It might sound like an urban legend designed to scare you, but still you have to ask the question: “Can my identity be stolen with only my name and address?”
“The short answer is no,” says Eva Casey Velasquez, president/CEO of the Identity Theft Resource Center. “However, your name and address could be used as a gateway to steal your identity.”
In this article, learn four ways that gate might be opened.
How your name and address can lead to identity theft
Identity thieves are always on the lookout for personally identifiable information, or PII, that they can use to start piecing together a person’s financial world. This can include details like Social Security number, birthdate, or name and address.
Depending on what identity thieves find, they can do things like open new credit accounts, steal from existing accounts or commit other crimes using a fake identity.
An identity thief may try and use your name and address in several different scenarios. Here are four of them.
1. Using a database to find more information
A thief could plug your name and address into a publicly searchable database to see what other pieces of information can be found.
One website charges as little as a dollar for reports that include someone’s phone numbers, marriage and divorce records, education records, employment history, and more.
These pieces of PII could potentially be used to open new financial accounts. It’s important to protect yourself against this type of identity theft. Check your credit report regularly to look for new accounts you don’t recognize, and scan your billing statements line by line to look for suspicious charges.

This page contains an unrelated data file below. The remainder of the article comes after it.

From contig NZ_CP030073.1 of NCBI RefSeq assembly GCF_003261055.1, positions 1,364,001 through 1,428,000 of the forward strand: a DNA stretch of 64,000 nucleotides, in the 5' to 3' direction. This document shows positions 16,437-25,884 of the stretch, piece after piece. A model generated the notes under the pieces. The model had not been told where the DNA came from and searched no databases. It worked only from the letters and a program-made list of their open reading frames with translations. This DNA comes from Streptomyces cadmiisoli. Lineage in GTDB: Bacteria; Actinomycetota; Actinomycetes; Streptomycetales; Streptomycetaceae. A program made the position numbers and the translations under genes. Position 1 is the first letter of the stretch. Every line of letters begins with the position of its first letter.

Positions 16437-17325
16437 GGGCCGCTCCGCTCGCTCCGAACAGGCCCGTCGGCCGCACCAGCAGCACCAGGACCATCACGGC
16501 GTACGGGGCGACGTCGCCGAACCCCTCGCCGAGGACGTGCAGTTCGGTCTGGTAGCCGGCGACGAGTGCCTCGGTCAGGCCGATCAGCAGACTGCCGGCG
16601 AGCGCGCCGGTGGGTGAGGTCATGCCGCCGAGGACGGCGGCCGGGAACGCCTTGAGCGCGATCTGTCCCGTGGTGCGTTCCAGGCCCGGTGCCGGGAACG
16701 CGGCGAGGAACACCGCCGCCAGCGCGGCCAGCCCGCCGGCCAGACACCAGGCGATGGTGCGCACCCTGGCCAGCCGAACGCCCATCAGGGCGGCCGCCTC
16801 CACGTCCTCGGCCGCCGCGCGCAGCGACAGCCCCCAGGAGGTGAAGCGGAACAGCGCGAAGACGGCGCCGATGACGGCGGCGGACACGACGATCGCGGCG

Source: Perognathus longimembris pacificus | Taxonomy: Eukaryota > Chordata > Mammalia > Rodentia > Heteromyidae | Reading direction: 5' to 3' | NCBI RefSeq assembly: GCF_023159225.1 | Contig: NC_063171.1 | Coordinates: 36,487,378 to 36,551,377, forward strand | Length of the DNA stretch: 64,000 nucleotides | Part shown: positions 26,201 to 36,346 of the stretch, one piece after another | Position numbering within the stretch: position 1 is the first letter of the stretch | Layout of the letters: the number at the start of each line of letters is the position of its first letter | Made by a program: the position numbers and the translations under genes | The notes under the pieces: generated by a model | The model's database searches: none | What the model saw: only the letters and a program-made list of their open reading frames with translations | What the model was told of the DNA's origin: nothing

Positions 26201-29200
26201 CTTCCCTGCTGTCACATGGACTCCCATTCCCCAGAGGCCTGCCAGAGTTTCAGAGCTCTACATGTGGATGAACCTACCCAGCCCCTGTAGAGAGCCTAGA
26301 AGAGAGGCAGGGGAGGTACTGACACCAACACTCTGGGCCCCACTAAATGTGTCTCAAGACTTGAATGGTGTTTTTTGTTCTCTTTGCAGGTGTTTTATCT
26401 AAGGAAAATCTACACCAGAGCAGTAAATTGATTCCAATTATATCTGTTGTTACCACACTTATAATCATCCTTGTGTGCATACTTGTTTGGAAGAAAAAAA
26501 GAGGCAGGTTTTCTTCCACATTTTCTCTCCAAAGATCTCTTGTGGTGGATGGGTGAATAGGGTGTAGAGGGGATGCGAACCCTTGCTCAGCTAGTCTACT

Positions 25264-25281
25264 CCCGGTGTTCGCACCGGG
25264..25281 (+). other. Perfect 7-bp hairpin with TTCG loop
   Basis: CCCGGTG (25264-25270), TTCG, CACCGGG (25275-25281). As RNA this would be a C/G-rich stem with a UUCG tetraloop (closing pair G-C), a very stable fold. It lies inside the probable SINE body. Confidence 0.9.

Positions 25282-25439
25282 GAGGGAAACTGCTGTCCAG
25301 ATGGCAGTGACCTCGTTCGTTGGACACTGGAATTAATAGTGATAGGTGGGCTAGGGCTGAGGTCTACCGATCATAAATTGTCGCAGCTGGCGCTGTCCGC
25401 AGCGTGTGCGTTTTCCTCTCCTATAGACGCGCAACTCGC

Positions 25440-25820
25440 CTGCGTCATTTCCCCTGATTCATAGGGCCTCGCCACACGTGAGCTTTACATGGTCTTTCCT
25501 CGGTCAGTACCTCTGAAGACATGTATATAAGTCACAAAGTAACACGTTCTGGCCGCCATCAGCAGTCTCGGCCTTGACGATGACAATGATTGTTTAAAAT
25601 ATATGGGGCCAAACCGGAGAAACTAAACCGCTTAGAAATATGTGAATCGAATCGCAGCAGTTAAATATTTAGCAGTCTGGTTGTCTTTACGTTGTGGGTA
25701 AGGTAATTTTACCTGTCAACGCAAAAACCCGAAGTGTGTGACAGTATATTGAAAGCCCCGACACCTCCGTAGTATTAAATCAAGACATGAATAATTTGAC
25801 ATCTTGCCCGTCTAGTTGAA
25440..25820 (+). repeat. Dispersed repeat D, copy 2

2. Using ‘name’ and ‘address’ as security answers
When you call a customer service number about your account, often the first question they’ll ask is “Who am I speaking with?” They may also ask you to verify your address or another question to verify your identity.
It’s part courtesy, part security to see if it’s really you calling.
If a thief has these answers, he may be able to slip through and get more details about your financial accounts. Checking your credit report for suspicious activity may help you if a thief has accessed your accounts or opened new ones.
3. Redirecting your mail
There are ways to commit identity theft offline.
With a name and address, a thief can change your address via U.S. Postal Service and redirect mail to their address of choice, Velasquez says. With access to your financial mail, the thief may intercept bank statements and credit card offers or bills, then order new checks and credit cards.
This is a form of mail theft.
Some good news: The postal service has a few security steps in place to trip up this type of fraud. You can also help thwart this type of theft by opting in to paperless billing for all your financial accounts, and opting out of unsolicited credit card offers. If a thief tries to reroute your mail, there might not be much to find.
4. Sending fake offers via mail
Another attempt at theft offline includes “phishing,” which can be done via good old-fashioned snail mail. That’s when a fake entity sends you mail cleverly disguised as a legitimate institution requesting money or financial information.
These pieces of mail may include fake bills, change-in-service notifications or lottery-win notices.
If you get a piece of unsolicited mail that looks suspicious, report it to the Federal Trade Commission.
In nearly any identity-theft scenario, a thief must have more than your name and address to commit fraud. So these details could be a gateway into your financial world, but it’s not your last line of defense.
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